Hara's favorite thing to eat, is quail. But she'll also eat mice, rats, and chicks. I use the quail to get her happy and comfortable inside a crate that we use to transport her to presentations. She quickly associated the crate with happy feelings. Now, most falconers will use a hood on their bird when they transport them, the idea is that if they can't see, that they'll be calmer and just sit tight on their perch. However Hara gets extremely nervous when I put the hood on her and she clenches her feet so tight that she can bruise me through the glove and she'll foot anything she hears come near her.

Footing is when a bird of prey intentionally grabs something with their talons as an attack or defensive behavior. So as an individual Hara has shown that she prefers not to be hooded during transport. Sometimes animals don't go by the book. Hara has been an amazing ambassador and I'm so happy that she's accepted me into her pack. So thanks, Hara.

This is Twirly the veiled chameleon. Twirly got her name because of how we met her. We were stocking up on animal supplies at our local pet store and the owner asked if we would take a look at one of the baby chameleons that she had just gotten in. She said that all the other babies were doing fine, but this one kept falling to the ground and twirling in circles. She said that the person that bred them and brought them in mentioned that they might have dropped one of the babies. She asked if we could take the baby and see if there's anything we could do to help her, and of course, we had to try.

We observed her and we found that most of the time she could climb just fine, but randomly she'd let go with her front feet and fall backwards and down to the ground. Once she was on the ground she would twirl in circles before eventually finding her way back up the tree. Twirly has slight damage to either her brain or her inner ear which causes that balance issue. And sometimes she has a bit of trouble catching her prey, but not enough to cause a major issue. We keep her in a fairly short enclosure so when she does fall? She doesn't hurt herself. But she still has plenty of branches to climb around, explore, and feel safe and hidden.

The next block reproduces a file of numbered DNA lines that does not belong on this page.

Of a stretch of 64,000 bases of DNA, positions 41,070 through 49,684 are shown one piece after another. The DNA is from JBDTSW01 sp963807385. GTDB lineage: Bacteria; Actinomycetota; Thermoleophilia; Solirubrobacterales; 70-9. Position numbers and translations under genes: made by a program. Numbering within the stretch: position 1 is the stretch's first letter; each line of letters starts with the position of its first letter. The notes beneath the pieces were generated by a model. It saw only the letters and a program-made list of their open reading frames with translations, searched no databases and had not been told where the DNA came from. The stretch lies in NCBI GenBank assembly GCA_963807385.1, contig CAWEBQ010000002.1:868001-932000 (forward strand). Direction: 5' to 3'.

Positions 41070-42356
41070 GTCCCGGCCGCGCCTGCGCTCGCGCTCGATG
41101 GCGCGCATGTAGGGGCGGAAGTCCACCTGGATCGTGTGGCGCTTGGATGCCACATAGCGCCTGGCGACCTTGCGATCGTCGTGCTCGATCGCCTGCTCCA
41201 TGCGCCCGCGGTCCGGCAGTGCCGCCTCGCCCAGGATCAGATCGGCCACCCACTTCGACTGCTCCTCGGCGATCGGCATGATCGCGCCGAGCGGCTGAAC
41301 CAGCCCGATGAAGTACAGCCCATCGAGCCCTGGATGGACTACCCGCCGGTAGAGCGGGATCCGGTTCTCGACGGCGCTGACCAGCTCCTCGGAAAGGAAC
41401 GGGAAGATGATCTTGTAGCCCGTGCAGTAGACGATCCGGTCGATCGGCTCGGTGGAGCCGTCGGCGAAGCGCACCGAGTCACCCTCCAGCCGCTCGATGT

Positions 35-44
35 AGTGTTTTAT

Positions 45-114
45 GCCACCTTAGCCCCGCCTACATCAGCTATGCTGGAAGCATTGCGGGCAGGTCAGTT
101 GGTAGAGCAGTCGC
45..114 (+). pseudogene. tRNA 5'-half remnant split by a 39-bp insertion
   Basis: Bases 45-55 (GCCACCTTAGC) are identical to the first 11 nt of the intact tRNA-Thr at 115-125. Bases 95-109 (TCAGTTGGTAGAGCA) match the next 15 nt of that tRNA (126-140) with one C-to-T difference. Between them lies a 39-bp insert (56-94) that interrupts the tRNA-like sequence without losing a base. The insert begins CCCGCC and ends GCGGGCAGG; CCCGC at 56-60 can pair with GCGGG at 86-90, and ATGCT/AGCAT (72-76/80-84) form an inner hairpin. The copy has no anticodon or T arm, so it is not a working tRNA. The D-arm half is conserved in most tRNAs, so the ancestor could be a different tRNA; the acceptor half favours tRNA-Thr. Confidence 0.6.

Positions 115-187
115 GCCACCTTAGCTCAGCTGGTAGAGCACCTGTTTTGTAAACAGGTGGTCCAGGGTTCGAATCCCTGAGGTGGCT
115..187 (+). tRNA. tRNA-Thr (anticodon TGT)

Like Hara the hawk, Twirly also has preferences for certain people. She doesn't like new faces, and sometimes it can take her months to trust someone enough to let them pick her up. Twirly readily eats crickets, mealworms, and cockroaches, but she tends to turn brighter yellows and blues when she sees the cockroaches coming. She also prefers to be hand fed because, who doesn't like to be pampered, right? But it's good for her to be mentally and physically stimulated so most of the time she has to stalk and hunt her own prey.

I enjoy caring for Twirly because it's so obvious when she's happy and feels well-cared for. She turns bright green with yellow and blue streaks! When she's not so enthusiastic about something or cold or nervous, she turns grey with darker spots and stripes. How do you think she's feeling right now? I think she's a little cold. How about a worm? I hope you enjoyed getting to know Twirly and Hara today. I really enjoyed sharing them with you!  If you'd like to go on an adventure with us every week, subscribe to our YouTube channel, Animal Wonders Montana, and you can meet more of our animal ambassadors. Thanks guys.

[Outro plays]

Jessi: She then uses her short sticky tongue to snatch the prey, and bring it into her mouth. Once it's inside her mouth she does something completely different than humans do.